See the latest Australian dollar analysis here:
Data from Westpac:
US weekly jobless claims eased back from last week’s high levels. Initial claims came in at 900k (vs. est. 935k, prior revised to 926k from 965k), with continuing claims at 5.054mn (est. 5.3m, prior revised to 5.18m from 5.27m). Housing starts rose 5.8% (est. 0.8%, prior revised up to 3.1% from 1.2%), and permits rose +4.5% (est. -1.7%m/m). The Philadelphia Fed business survey posted a surprise jump to 26.5 (est. 11.8) from 9.1 in Dec. to a new post-pandemic peak, reflecting optimism over the election and late 2020 stimulus deal.
The ECB left its policy settings unchanged, having expanded and extended its QE and forward guidance along with weak economic projections in December. Lagarde pointed to the likelihood of a double dip recession and that accommodation would remain in place, and repeated their monitoring of EUR appreciation. On a more positive note, she also said that the PEPP facility doesn’t need to be used in full, and that while virus restrictions were tightened since the last meeting, there were also major positive developments that should support the medium term recovery, including the Brexit deal. ECB staffers will enhance their measures of financial conditions in time for the March ECB policy meeting in order to better assess the impact of stimulus to date.
Wall Steet remains bullish the Australian dollar. Citi:
AUD is seen as one of the outperformers in Asia with spot +0.35% at 0.7775 at the time of writing, aided by a softer USD and solid jobs data.
–The number employed increased by 50.0k, following an increase of 90.0k in November, meeting the median consensus (50.0k).Full-time employment that increased by 35.7k drove the job gain, while part-time employment increased by 14.3k.
–Today’s results indicate a fairly solid recovery in the Australian job market.
The likelihood of a more direct resumption of the core uptrend in AUDUSD is increasing AUDUSD saw a strong session yesterday, with the currency pair holding above the crucial 21-day exponential average, currently at.7691, increasing the risk of a bullish continuation pattern,with the risk of a topping structure fading further. Resistance is seen initially at .7777, ahead of a renewed test of the January high at.7799/7805. Only a sustained break above here would be sufficient to completely remove the topping risk and instead suggest a much more direct resumption of the core bull uptrend,with the next resistance then seen at the recent and April 2018high at .7816/20. Support in contrast moves initially to .7743, then .7721, where we would expect to see fresh buyers at first. Removal of here would see a move back to the aforementioned 21-day exponential average and key price support at.7691/88. However, only a break beneath here would increase the risk of a topping structure again, which would then only be confirmedbelow.7662/43. Above .7799/7805would confirm a more direct resumption of the core bull move. Support is seen at .7721.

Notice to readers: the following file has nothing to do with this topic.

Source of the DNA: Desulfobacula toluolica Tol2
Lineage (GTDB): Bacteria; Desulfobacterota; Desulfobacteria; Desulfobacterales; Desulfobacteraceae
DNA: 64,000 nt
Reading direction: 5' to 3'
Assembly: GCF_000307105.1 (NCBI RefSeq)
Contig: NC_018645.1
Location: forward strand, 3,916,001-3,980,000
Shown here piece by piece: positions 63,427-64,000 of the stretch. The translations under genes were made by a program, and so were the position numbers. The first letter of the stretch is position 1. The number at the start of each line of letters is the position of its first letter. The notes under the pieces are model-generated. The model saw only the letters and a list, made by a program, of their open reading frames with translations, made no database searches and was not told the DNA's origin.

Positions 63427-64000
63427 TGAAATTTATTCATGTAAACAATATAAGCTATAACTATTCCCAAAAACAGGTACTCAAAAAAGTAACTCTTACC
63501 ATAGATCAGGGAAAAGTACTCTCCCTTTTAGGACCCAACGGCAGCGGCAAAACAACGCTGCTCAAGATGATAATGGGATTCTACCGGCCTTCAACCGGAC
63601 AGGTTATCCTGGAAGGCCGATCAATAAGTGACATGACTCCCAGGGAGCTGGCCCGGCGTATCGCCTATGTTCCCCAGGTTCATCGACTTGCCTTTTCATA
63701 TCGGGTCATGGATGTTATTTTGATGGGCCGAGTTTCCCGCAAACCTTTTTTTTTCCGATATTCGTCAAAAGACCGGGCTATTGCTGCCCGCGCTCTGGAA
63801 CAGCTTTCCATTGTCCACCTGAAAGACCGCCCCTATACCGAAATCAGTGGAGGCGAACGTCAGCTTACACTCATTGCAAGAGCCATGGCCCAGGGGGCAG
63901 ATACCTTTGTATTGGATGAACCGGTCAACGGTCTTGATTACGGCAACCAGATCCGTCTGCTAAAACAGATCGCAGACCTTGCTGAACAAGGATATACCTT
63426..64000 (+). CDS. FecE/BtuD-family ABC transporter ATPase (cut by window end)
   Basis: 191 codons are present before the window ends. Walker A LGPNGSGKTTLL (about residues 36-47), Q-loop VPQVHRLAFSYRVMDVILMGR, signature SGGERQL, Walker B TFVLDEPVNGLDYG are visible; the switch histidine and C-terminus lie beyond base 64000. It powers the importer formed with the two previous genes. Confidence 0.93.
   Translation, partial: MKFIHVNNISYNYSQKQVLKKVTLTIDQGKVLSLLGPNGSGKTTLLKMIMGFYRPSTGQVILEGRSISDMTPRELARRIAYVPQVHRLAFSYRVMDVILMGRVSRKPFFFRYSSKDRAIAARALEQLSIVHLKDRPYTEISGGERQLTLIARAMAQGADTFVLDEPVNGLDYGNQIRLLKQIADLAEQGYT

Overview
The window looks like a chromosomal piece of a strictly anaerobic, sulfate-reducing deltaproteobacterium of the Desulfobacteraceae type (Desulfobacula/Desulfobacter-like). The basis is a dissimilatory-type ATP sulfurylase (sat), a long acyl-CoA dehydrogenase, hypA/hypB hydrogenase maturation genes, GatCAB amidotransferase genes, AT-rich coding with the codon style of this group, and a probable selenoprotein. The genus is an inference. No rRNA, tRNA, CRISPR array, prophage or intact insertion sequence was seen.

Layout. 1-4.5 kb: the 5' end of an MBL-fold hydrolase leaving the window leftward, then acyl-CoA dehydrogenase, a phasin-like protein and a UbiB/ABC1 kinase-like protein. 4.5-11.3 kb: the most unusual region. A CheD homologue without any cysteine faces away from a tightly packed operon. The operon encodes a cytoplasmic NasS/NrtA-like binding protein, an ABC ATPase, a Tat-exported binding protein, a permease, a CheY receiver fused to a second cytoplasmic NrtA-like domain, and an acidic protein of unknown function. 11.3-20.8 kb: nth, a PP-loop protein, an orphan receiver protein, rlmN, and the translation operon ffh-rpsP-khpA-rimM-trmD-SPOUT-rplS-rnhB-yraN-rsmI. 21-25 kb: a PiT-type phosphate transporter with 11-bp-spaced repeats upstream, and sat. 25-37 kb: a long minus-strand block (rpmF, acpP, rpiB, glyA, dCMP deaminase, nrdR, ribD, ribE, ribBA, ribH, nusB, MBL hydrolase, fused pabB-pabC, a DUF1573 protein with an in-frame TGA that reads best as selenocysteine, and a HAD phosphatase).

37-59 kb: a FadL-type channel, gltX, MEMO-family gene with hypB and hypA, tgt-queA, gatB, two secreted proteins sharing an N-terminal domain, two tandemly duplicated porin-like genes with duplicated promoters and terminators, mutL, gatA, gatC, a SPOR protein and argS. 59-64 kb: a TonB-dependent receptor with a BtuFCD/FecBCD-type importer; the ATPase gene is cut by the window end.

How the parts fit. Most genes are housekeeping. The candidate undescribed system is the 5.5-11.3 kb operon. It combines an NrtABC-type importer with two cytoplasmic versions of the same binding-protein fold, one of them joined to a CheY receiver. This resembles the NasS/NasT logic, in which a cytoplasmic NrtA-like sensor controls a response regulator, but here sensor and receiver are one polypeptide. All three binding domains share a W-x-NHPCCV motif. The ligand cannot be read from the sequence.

USD:A return to normality points to further USD downside this year. The rebound in stock markets on the first day of President Biden in office lifted cyclical G10 currencies and weighed on the dollar. The message of reconciliation from the new President underscored a clear shift away from the trump administration and should reduce hurdles for cyclical currencies to benefit from the global economic recovery vs the dollar and should, along with a non-reacting Fed to rising inflation, help to facilitate broad-based USD decline.
More Dollar weakness despite US fiscal easing. The prospect of more US fiscal stimulus and a rise in Treasury yields has stalled the bearish trend in the Dollar and kicked off a more two-way debate in FX markets on the outlook for the greenback. Despite new fiscal tailwinds for the US economy, we do not see reason to changeour structurally-negative Dollar views at this time. First, the Fed’s commitment to keep short-term rates low until inflation picks up means that the Dollar will not benefit from capital inflows in the way the Mundell-Fleming model predicts (and, in any case, fiscal easing has ambiguous effects on FX markets empirically). Second, our research finds that G10 crosses have little sensitivity to long-end rate differentials, after accounting for front-end rate differentials, likely due to greater FX hedging at the long end. Similarly, most Dollar crosses are negatively correlated to bear steepening in the US yield curve. Third, the main feature of our economic outlook (the “first principal component”) is a rapid vaccine-led global recovery. While the US may grow somewhat faster than other regions (the “second principal component”), GDP growth should be quite firm in most economies. We expect tha tbooming global growth will weigh on the Dollar—as the “safe haven” bid ebbs further—more than US growth outperformance supports the Dollar, resulting in ongoing trend depreciation. Our FX team recommends short USD vs CAD and AUDin G10, vs INR, MXN and ZAR in EM.
I still expect DXY to fall to the mid-to-low 80s as reflation takes hold:
All things equal that pins an Australian dollar top somewhere in the low-t0-mid 80s later this year.